Telling others about one's sexual orientation is often a difficult process for many individuals, but it can also be empowering. Although "coming out" and sharing this part of your personal identity involves risking rejection from family or friends, it also can mean feeling a sense of integrity about who you are and affirming your right to love whom you choose. Coming out is a continual process. Though some people feel anxious each time they come out, many others experience a sense of relief at not having to pretend or hide an important part of themselves. Frequently, gay, lesbian, and bisexual people have to weigh the costs and benefits of coming out to different people in different contexts; they may or may not feel safe sharing this information with their roommates, friends, family, potential employers, or faculty members, depending on a variety of factors.

"I have worked for many years to create a gay-friendly classroom in which students who perceive vast differences between themselves and others can work together. Reading novels and confronting new theoretical positions, we try to develop strategies for negotiating the sometimes rocky terrain of social and sexual differences in contemporary American life."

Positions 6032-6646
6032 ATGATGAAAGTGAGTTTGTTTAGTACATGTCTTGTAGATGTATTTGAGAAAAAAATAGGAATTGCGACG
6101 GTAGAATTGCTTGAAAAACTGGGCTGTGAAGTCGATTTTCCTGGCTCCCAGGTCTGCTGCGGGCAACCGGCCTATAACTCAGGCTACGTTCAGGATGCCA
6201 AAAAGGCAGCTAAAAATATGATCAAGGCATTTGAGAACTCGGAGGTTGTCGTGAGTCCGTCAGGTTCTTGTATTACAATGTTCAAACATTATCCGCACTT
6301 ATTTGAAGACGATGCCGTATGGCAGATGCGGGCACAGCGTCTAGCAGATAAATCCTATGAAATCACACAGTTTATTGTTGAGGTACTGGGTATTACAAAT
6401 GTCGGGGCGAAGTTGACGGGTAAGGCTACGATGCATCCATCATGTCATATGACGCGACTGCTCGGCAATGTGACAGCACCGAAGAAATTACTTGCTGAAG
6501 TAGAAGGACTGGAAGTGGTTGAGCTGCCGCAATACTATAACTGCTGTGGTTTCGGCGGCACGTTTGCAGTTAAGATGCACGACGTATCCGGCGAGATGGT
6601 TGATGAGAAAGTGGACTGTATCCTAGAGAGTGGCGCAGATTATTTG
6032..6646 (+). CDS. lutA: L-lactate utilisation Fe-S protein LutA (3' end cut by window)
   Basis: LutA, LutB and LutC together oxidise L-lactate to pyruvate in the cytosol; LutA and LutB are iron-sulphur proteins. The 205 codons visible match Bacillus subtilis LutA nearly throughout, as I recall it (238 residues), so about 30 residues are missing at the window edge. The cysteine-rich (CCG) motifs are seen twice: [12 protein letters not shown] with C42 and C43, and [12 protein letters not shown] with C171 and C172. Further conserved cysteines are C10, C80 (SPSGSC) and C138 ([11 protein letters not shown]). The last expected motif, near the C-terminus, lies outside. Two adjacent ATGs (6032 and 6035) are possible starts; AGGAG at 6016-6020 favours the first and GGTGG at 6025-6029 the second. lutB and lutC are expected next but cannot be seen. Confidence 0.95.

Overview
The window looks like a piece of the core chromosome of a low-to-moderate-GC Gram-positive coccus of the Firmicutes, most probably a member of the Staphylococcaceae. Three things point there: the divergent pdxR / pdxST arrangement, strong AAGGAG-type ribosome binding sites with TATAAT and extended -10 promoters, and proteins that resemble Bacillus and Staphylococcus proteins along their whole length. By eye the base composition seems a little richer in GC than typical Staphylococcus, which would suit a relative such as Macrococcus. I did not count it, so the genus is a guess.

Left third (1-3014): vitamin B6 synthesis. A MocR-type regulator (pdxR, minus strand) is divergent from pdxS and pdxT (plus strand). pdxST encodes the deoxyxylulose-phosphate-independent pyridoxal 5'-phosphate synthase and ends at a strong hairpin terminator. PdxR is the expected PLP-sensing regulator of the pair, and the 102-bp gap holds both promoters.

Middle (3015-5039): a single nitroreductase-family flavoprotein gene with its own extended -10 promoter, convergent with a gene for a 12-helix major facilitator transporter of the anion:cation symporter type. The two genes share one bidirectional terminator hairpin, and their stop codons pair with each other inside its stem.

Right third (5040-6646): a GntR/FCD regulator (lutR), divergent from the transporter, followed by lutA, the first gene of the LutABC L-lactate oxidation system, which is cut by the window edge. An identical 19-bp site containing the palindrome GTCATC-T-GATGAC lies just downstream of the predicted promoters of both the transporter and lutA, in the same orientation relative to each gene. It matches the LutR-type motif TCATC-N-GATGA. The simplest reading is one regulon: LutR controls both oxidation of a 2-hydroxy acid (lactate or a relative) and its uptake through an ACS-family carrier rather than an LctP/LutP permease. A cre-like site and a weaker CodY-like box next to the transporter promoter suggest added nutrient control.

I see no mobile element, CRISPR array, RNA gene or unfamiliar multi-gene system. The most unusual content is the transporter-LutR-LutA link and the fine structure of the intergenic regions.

Marilyn Mumford, Presidential Professor of English  

When people do decide to come out, it may be a way of letting important people know about a significant part of their identity, educating others or teaching respect for gays, lesbians and bisexuals, asking for acceptance or validation.

It is up to the individual to decide when and with whom to share such information. Respect for everybody's right to privacy is needed to provide an atmosphere that welcomes difference so that all students and staff can work, live and learn in a safe and accepting climate.

"It has been gratifying to be part of a change initiative that has from its very inception, involved students, faculty, and staff. The Lesbian/Gay/Bisexual Concerns Office is the result of the work of many people; we hope to continue to work in productive coalition to enlarge and strengthen such support structures for lesbian/gay/bisexual/trangender students at Bucknell."  

Cindy Peltier, Operations Manager, Bucknell Art Gallery